Beyoncé is as much a performance artist as she is a singer and pop culture icon. The mega star made this clear, again and for the people in the cheap seats, with the film Lemonade, which is being heralded as everything from a deep love letter to black women, to a conversation on black lives mattering, to a chronicle of Beyoncé’s deeply troubled marriage to rapper Jay Z. Although we may never know Bey’s true intentions for creating what I consider to be one of the most incredible visual storytelling projects I’ve ever witnessed, we should all be grateful for the conversations the work of art is creating. This is the meaning of art, after all, to touch us deeply in secret places, places that the world and sometimes we don’t even know exists—to tell one story that is every story, and most importantly to make us question the universe overall, and our universes in particular.
That most people’s focus on Lemonade’s artistic message continues to veer toward (and make assumptions about) Bey and Jay’s marriage should be expected. And although I’m not interested in investigating whether this is actually Beyoncé’s anti-love song to Jay, her (supposedly) cheating husband, I am interested in the conversations that this (possibly incorrect) narrative takes us to. One that I’m quite fascinated by is the new genre of heartbreak music Bey is introducing us to, and how that genre denotes a shift in not only how we women see ourselves, but more importantly how the men we love (or society overall) are being forced to see us. Beyoncé is talking more than feminism, she is talking modern love, modern relationships, and the modern manner in which women are demanding to be understood and appreciated.
Throughout Lemonade, Bey is reminding her antagonist (and maybe herself) that she is the lion with the mane—the one who should be served, fed and bowed to. That she intends to stand out in front of (or in the very least next to) her partner. That she is building her own dynasty, even while contributing to a larger one. That she is a person, not a possession to be kept. Women, and black women particularly, are becoming more educated, owning more businesses, and earning more income today than they possibly ever have. But what does this mean for marriage, for how men and women are socialized to understand the needs of their partners? For how we define manhood and womanhood? Is the modern marriage more (overtly) about business than it is has been?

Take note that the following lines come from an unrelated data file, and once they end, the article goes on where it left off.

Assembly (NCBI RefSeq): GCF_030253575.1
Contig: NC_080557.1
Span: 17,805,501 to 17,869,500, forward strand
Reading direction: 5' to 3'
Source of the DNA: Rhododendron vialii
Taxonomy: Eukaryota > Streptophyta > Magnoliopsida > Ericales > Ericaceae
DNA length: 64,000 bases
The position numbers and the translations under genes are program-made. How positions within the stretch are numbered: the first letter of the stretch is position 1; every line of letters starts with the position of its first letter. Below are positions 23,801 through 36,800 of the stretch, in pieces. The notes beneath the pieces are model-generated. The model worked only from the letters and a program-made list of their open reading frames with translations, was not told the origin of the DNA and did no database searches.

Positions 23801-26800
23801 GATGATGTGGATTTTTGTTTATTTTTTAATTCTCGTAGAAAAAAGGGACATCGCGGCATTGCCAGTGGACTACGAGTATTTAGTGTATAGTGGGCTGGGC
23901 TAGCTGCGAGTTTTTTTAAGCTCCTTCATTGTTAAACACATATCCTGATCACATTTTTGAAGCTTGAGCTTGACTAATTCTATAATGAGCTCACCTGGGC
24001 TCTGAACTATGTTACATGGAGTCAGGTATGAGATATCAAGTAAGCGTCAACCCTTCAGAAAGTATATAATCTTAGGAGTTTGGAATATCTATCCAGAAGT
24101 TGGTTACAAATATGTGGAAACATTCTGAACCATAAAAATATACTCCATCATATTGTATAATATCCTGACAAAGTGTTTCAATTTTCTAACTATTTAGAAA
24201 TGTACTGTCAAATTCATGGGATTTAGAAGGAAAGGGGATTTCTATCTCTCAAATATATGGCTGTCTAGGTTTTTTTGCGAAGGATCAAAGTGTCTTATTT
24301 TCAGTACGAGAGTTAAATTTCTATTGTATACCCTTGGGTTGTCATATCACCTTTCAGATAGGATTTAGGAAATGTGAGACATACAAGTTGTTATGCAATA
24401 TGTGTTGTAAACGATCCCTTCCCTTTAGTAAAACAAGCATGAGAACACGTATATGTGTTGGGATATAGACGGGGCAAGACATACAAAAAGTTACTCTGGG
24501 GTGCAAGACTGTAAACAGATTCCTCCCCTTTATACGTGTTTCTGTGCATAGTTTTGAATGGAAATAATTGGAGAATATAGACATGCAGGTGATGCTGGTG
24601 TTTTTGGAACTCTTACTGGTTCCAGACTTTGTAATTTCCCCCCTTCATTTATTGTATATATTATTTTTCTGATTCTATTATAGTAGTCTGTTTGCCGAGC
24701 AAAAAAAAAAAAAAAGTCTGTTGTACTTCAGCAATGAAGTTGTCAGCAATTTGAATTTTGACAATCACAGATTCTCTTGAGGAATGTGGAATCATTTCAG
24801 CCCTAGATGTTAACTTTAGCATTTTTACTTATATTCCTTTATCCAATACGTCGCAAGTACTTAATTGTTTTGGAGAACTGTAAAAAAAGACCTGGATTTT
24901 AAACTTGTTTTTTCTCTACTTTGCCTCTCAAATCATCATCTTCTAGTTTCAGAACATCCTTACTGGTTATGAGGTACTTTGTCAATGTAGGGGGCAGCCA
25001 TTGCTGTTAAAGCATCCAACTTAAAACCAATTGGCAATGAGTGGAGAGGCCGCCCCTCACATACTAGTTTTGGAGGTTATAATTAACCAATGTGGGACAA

What if, in some way, Beyoncé is delivering a message in Lemonade that says a woman can stay in a marriage because that partnership benefits her, but she will not be silent and turn a blind eye to how she’s been treated. What if Bey is saying that even in a woman’s wild fits of anger, jealousy, insecurity, and heartbreak, she should still be thinking of a master plan.
Although I would never think to compare Beyoncé to presidential hopeful Hillary Clinton beyond them both being powerful women intent on paving their own ways and blazing their own trails, writer Dave Schilling sees a deeper common bond between the two—that is if we are willing to accept Lemonade as a true and literal confession from Beyoncé. He writes in response to the film that “Hillary knows a few things about the trauma of a husband breaking his vows and the subsequent necessary self-healing.” More importantly, Clinton came into her marriage with her own political aspirations. We know all that she has accomplished since being the first lady, and may be on her way to making Bill the nation’s inaugural first husband. Hillary Clinton has always been a key player in supporting policies and politics even before she was elected as senator, or appointed secretary of state; this is why so many are holding her accountable for her support of the 1994 Crime Bill.
Could Hillary Clinton have left Bill after the most public outing of adultery in history? Absolutely. Would that have affected her end game of becoming POTUS? It’s very likely. Beyoncé ’s art and Hillary Clinton’s real life reckoning, played out before the public, are presenting us with new commentary on wives and cheating husbands: The reason a woman chooses to stay in a marriage after her partner’s affair may have changed from financial dependency, or unyielding loyalty, or societal constraints, to staying because (most importantly) it’s good for business and her whole life trajectory.
When we discuss women living better, freer lives in 2016, and appreciate that women’s lives are evolving, we must also understand that the way women enter and participate in relationships will change as well. We see this example shine brightly every time we admire a photo of President and first lady Barack and Michelle Obama. FLOTUS was undoubtedly cemented in her position as a prominent attorney. In fact, she was Barack’s mentor when he was hired one summer at the law firm she was an associate at. And as charming and handsome as she may have thought Barack to be, she also witnessed his brilliant legal mind, his serious and strong work ethic, and that he was headed for success. Michelle met Barack in 1989; he was the first black person to lead the Harvard Law Review, in 1990. Please don’t get it twisted, Michelle Obama did the choosing in that relationship and she did so by leading with her head as much as she was leading with her heart.
Beyoncé, standing in all her #blackgirlmagic, may not be creating new conversations about relationships, but she is making those conversations more accessible to all, and is certainly presenting them in a new light. She has us talking, our ears buzzing, and our minds expanding with Lemonade. We are learning how the game done changed for women (married or not) wielding power in their own right, and we are all better for it.